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Broadsheet ballad 'Tom Transom'.

Date: 1802 - 1844
Overall: 268 x 95 mm, 0.024 kg
Medium: Woodcut engraving and printed text on paper mounted on card.
Credit Line: ANMM Collection
Object Name: Broadsheet
Object No: 00017389
Place Manufactured:London

User Terms

    Broadsheet ballad titled 'Tom Transom'. The ballad refers to the sailor Tom Transom ,his family and his untimely death.
    Printed by John Pitts, Great Andrew Street, London.
    SignificanceBroadsheets were designed as printed ephemera to be published and distributed rapidly. This also meant they were quickly disposed of with many of them not surviving the test of time. The museum's broadsheet collection is therefore a rare and valuable example of how maritime history was communicated to a wide audience, particularly in the 18th and 19th centuries. They vibrantly illustrate many of the themes and myths surrounding life at sea. Some of them also detail stories about transportation and migration.
    HistoryTOM TRANSOM

    Tom Tranfom a feaman found to the back bone;
    With a heart loyal friendly and true,
    Married on Peg of Dover, sweet, tight and well grown,
    And she chofe him from all the whole crew,
    Peg brought him three fons Thomas, William and Jack.
    When afhore that he danc'd on his knee,
    And delighted to think when with age taken back,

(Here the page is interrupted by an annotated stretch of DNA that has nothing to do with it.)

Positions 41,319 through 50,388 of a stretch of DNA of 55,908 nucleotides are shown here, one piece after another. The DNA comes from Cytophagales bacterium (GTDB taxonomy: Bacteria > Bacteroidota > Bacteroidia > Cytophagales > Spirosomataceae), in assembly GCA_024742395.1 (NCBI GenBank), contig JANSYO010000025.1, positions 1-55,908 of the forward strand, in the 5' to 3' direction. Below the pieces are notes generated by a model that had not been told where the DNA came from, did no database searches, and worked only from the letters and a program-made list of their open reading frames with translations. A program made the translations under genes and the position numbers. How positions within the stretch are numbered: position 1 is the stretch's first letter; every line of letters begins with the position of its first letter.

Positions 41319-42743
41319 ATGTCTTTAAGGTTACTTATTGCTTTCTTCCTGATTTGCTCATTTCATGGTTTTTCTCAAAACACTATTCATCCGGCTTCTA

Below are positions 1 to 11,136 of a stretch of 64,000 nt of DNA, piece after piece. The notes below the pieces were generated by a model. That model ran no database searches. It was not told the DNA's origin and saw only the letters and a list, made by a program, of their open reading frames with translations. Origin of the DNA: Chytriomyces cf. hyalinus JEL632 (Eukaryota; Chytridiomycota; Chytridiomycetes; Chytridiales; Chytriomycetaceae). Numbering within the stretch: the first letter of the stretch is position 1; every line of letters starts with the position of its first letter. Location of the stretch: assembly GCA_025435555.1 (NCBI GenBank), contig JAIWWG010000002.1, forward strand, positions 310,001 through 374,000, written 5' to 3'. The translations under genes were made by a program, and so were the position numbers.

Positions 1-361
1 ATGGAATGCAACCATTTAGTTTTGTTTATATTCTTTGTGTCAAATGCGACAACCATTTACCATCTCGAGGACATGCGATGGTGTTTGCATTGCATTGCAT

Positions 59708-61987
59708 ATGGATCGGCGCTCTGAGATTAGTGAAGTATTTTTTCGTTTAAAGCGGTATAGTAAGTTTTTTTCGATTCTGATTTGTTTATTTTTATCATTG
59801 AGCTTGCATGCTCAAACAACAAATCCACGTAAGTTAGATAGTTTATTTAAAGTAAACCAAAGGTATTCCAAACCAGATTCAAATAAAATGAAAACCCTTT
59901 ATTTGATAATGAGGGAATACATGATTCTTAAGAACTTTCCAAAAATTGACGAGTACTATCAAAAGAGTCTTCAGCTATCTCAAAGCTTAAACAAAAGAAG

When they all ferved their country at fea,

    Tom pretty well dock'd on the books he was run,
    Having loft a fpare daddle and leg,
    But a friend and a commander prov'd every fon,
    And a kind hearted nurfe turn'd out Peg
    Well, cry'd he mind tho' the branches are gone.
    Hearts of oak is the reft of the tree
    Come my lads to revenge me, to danger rufh on,
    And true to your country at fea.

    Tom firft went aboard was capfiz'd in a thought ;
    Will fhar'd the fame dolorous fate,
    And while by his brothers like lions they fought,
    Poor jack bya fhot loft his pate ;
    Old Tom now laid up when he heard of their death,
    Cried the King Peg, we'll take care of thee,
    And now I blefs fate I drew my laft breath,
    I'd three fons ferv'd their country at fea.

    Broadsheets or broadsides, as they were also known, were originally used to communicate official or royal decrees. They were printed on one side of paper and became a popular medium of communication between the 16th and 19th centuries in Europe, particularly Britain. They were able to be printed quickly and cheaply and were widely distributed in public spaces including churches, taverns and town squares.

    The cheap nature of the broadside and its wide accessibility meant that its intended audience were often literate individuals but from varying social standings. The illiterate may have also had access to this literature as many of the ballads were designed to be read aloud.

    The ballads also covered a wide range of subject matter such as witchcraft, epic war battles, murder and maritime themes and events. They were suitably dramatic and often entertaining, but occasionally they were designed as elaborate cautionary tales for those contemplating a life of crime.

    The broadside ballads in the museum's collection were issued by a range of London printers and publishers for sale on the streets by hawkers. They convey, often comically, stories about love, death, shipwrecks, convicts and pirates. Each ballad communicates a sense that these stories were designed to be read aloud for all to enjoy, whether it was at the local tavern or a private residence.
    Related People
    Printer: John Pitts

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